Unlocking climate finance funds
Of all countries on earth, small island states are most at risk from climate change. So there was a ray of hope for them in 2016 with the opening of the Commonwealth Climate Finance Access Hub. This new Commonwealth initiative will enable vulnerable and developing member countries to draw down funding from a global pot with a target of US$100 billion a year by 2020.
Combating climate change
No doubt you’ve heard of Irma, Maria and Matthew, and the destruction those hurricanes wreaked. Now a man named Bilal Anwar is helping Commonwealth countries fight the effects of such storms. Mr Anwar manages our new Commonwealth Finance Access Hub (CFAH), which we set up in Mauritius in 2016. The CFAH is our response to the ongoing and future threats of climate change to our member countries.
Aiding climate-vulnerable members
The world is becoming increasingly aware of the economic challenges affecting small states. In 2016, the Commonwealth made considerable progress in advancing that awareness. An event that helped amplify concern and offer solutions was the Fourth Global Biennial Conference on Small States in Seychelles.
Commonwealth member countries have requested for assistance from the Commonwealth Climate Finance Access Hub
May 2016 was an important month for Mr John Kimotho. As the Deputy Chief Executive of the Kenya Institute of Curriculum Development, he was meeting senior officials from 13 national education ministries in his country’s capital, Nairobi. They gathered there to determine an education policy framework for the Commonwealth’s 53 member countries.
Supporting human rights
Back in 2014, Roxie McLeish-Hutchinson had a bit of an emergency. Recalling that time, she said: “Grenada was already one month overdue in submitting its national report for the Universal Periodic Review under the UN Human Rights Council. Fortunately, the Commonwealth Secretariat was able to help her prepare the report.
Introducing the Commonwealth Blue Charter
In August 2017, Jeff Ardron reported on the first High-level Pacific Blue Economy Conference, in Fiji: “The ‘Blue Economy’ is a term that appears to have been invented independently by both Pacific Islanders and the colourful German entrepreneur Günter Pauli. And both were in attendance at the conference. Hosted by the Pacific Islands Development Forum (PIDF), it was well attended with high-level dignitaries, celebrities like Jean-Michel Cousteau, and 250-300 participants.
Encouraging trade in small states
Terrence Simfukwe is a trade adviser seconded to Belize’s Ministry of Foreign Affairs and Trade. He’s there as part of the Hub and Spokes Programme. The programme provides trade experts to national ministries and regional trade organisations in the African, Caribbean and Pacific (ACP) group of states. Prior to his posting in 2016, he was principal economist for foreign trade in Zambia’s Ministry of Commerce, Trade and Industry. Here he outlines Belize’s efforts to develop a national trade policy.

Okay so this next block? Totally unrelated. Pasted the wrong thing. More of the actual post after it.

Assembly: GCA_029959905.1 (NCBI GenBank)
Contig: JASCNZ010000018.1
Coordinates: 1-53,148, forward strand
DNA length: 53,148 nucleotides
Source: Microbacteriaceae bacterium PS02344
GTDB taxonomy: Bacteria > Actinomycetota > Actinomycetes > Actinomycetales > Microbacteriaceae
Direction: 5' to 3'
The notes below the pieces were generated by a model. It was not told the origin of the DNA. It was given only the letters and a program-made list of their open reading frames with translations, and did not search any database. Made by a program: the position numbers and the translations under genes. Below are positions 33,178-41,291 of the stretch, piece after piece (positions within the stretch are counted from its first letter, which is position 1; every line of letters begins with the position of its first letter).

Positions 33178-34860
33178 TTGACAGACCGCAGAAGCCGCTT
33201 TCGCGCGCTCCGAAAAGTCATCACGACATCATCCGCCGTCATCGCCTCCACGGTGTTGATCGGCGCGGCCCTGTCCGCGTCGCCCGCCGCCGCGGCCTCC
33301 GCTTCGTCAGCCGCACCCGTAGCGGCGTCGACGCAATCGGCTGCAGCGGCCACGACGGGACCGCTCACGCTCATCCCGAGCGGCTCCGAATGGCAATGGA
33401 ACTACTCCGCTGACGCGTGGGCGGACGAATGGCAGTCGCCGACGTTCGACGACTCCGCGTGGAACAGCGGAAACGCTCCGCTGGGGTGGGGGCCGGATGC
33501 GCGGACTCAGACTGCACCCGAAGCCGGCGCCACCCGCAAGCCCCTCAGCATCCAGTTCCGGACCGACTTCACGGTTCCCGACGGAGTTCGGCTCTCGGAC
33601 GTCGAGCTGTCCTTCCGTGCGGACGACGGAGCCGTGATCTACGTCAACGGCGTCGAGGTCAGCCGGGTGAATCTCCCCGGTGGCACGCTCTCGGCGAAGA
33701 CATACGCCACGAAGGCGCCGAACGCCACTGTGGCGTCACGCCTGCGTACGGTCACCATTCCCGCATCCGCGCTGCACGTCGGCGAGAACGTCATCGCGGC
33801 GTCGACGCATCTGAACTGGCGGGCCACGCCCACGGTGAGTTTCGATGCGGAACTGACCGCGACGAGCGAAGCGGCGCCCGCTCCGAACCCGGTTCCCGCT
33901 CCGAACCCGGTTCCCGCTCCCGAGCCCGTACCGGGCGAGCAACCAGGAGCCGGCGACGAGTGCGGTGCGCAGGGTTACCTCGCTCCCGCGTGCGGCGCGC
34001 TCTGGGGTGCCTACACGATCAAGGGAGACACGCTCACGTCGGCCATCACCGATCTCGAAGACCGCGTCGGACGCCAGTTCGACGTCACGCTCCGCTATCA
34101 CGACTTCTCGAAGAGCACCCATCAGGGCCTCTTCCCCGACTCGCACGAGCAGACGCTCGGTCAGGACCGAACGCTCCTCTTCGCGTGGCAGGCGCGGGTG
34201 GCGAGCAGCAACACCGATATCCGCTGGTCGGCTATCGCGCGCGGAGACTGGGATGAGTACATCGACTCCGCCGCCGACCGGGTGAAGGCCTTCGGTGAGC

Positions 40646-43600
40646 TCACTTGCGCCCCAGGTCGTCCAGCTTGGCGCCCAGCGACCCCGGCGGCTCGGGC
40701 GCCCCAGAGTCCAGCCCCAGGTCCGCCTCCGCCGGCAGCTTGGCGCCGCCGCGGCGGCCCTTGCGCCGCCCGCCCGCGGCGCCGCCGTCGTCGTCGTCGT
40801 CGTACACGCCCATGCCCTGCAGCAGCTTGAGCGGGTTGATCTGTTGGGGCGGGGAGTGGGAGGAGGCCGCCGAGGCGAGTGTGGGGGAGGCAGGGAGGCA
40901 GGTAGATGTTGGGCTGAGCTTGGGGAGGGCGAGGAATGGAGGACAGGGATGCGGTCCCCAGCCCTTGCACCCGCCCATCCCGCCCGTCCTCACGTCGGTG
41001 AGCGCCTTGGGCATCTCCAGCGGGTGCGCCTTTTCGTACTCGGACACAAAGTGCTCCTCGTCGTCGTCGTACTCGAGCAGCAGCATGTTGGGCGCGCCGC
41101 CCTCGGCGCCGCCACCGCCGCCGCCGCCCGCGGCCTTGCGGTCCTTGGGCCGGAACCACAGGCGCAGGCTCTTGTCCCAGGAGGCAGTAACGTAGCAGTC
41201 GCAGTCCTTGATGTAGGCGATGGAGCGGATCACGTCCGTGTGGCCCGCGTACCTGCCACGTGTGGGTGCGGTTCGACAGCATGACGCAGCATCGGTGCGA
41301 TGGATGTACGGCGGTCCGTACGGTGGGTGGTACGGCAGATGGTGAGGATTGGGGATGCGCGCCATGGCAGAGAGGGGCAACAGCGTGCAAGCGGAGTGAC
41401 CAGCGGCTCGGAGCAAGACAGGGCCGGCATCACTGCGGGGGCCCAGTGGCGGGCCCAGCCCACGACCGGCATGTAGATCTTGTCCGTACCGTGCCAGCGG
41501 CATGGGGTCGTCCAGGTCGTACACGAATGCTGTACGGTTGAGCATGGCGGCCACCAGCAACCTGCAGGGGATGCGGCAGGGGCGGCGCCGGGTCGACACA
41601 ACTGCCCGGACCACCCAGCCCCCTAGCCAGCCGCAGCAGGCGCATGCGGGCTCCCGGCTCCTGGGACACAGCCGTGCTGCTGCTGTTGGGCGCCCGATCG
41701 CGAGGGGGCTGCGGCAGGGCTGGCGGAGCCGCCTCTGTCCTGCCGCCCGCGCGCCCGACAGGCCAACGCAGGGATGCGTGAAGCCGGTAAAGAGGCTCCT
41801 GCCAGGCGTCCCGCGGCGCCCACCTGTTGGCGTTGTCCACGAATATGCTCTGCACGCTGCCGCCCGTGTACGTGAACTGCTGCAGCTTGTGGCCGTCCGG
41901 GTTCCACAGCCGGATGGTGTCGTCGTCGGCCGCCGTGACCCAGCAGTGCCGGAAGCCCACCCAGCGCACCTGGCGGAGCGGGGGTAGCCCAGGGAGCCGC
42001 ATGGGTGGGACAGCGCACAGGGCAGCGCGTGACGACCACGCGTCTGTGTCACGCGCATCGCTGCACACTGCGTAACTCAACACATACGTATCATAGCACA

Advising on trade policy
Samson Odhiambo is a long way from home. Since 2014, the Kenyan has lived in Kiribati, an island country in the central Pacific. He’s a national trade adviser there, at the Kiribati Ministry of Commerce, Industry and Cooperatives. He’s working with the ministry to mainstream trade policy and thereby help to develop one of the world’s least developed countries.
Helping small states to be heard
John Ronald Deep Ford wants the world to listen – to him and representatives of other small and vulnerable countries like his. Mr Ford is the Guyana’s Ambassador in Geneva. Guyana is a Commonwealth member state of about 800,000 people, on the Atlantic coast of South America.
Supporting youth-led climate activism
Karuna Rana is from Mauritius, an island state in the Indian Ocean. It is one of the Commonwealth’s small and vulnerable members. Ms Rana and other young people from those countries understand better than anyone else on earth, the threat of global warming. They are the people who are witnessing its effects most directly.
Providing hope on climate change
In Kiribati and other Pacific island countries, regular flooding from rising sea levels is destroying houses, killing crops and poisoning drinking water. On land, climate change is leading to desertification, droughts, wildfires, decreasing crop yields, and diminishing food and water security.